You can photograph the moon in 3D by taking one picture before dawn and the other after dusk. This way the distance the Earth rotated during that period becomes your baseline. You then align the two images in Photoshop and crop them.
The Cyclopital3D Base Extender uses mirrors to increase the stereo base of a Fuji Real 3D camera to almost 9 inches (225mm). This lengthening of the stereo base allows you to get 3X further away from your subject while still maintaining an acceptable level of parallax. The Cyclopital Web site at www.cyclopital3d.
has a downloadable user manual.
Talk about baselines! NASA's STEREO (Solar TErrestrial RElations Observatory) mission has two nearly identical observatories - one ahead of Earth in its orbit, the other trailing behind. The Web site has a gallery of 3D images captured by these cameras on the satellites
Click here to download an Excel spreadssheet you can use to calculate the time interval between shots.
A stereo pair taken out of the left side of a moving vehicle are taken in the right order. Those taken out of the left side are reversed.
Hyperstereo refers to increasing the baseline to capture enhanced depth in more distant scenes. To calculate the base you divide the camera-subject distance by 30 (1:30) although some people like a shorter base and divide by 50 (1:50). In either case, because the base is so long, you have to take the two photos in a stereo pair at different times, perhaps using a slider bar or other technique to move the camera horizontally between shots. This is true even of a twin-lens stereo camera such as the Fuji 3D cameras that have menu settings you use to trigger the two shutters separately so you can move the camera between shots. Since baselines are somewhat controversial try taking second shots at different distances and then pick the best pair later.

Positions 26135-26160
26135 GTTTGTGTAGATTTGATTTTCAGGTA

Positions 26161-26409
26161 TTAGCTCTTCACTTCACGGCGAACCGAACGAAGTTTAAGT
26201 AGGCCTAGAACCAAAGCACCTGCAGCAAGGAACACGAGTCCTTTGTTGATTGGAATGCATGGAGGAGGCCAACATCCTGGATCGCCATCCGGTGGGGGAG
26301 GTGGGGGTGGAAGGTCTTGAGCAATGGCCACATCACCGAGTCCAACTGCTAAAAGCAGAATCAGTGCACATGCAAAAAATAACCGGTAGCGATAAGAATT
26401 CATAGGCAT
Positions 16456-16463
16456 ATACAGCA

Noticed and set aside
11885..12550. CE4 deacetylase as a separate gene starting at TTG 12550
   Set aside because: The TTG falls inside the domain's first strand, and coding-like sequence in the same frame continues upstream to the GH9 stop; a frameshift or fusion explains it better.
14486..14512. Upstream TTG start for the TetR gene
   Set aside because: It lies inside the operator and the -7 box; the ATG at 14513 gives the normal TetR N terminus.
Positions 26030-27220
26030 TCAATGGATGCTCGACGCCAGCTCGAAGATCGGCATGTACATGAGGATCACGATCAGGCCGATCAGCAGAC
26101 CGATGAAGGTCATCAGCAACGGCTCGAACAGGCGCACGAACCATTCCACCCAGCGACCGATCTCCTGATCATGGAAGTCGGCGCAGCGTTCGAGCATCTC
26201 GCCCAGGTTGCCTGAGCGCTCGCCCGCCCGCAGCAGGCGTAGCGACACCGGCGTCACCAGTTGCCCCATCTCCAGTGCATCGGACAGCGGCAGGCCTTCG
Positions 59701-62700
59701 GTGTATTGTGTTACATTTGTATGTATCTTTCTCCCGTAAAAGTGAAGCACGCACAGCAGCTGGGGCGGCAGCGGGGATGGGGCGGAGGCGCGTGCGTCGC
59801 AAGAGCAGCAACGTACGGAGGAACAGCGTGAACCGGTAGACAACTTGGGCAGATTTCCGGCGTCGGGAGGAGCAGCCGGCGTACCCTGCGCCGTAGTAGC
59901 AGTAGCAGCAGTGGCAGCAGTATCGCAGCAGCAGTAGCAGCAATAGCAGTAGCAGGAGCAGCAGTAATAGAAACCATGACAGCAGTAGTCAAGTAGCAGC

To capture depth in a distant scene you have to lengthen the baseline so it's 1/30th the distance to the subject.
3D FROM PLANES
When photographing from a commercial airliner:
- Sit in front of the wing if you don't want it in your pictures.
- Try to sit on the side away from the sun—for example, the right side when flying east to west and on the left side when flying west to east. Shooting into the sun will just create a great deal of glare and highlight imperfections in the window.
- Shoot a number of images because results are unpredictable as the plane bounces along.
- Try a range of intervals between shots. The faster you are moving, the shorter the interval.
- Clean the inside of the window, turn off the reading lamp, and wear dark clothing to reduce reflections.
- Zoom out because vibrations will be more obvious if you zoom in.
- Photograph through different parts of the window since they often have dirt and scratches on them.
Moving the Camera between Shots
With Fuji's INDIVID
. SHUTTER 3D
setting discussed in the previous section, you can manually take two shots of the same subject from different positions, and the camera automatically saves the images as a single MPO photo. After the first image is taken, it appears as a transparent overlay on the monitor to help you align and frame the second shot. You can also achieve this same end using a single camera handheld, mounted on a tripod, or mounted on a slider bar.
- Slider bars are often used for hyperstereo but have their limitations for distant scenes. For example, if a mountain is one mile away, you would need a slider bar that's 176 feet long (5280 ÷ 30). Since this isn't practical you have to do the best you can.
- A distant object, such as a mountain or cityscape, can be captured with several feet between pictures. One way to do this is to set up two tripods so you can just move the camera from one to the other and everything has been prealigned. You can also have two people take pictures at the same time
from two different positions to capture slowly moving subjects such as clouds but if the cameras are not identical you may have problems with colors, exposure, image aspect ratios and even lens coverage.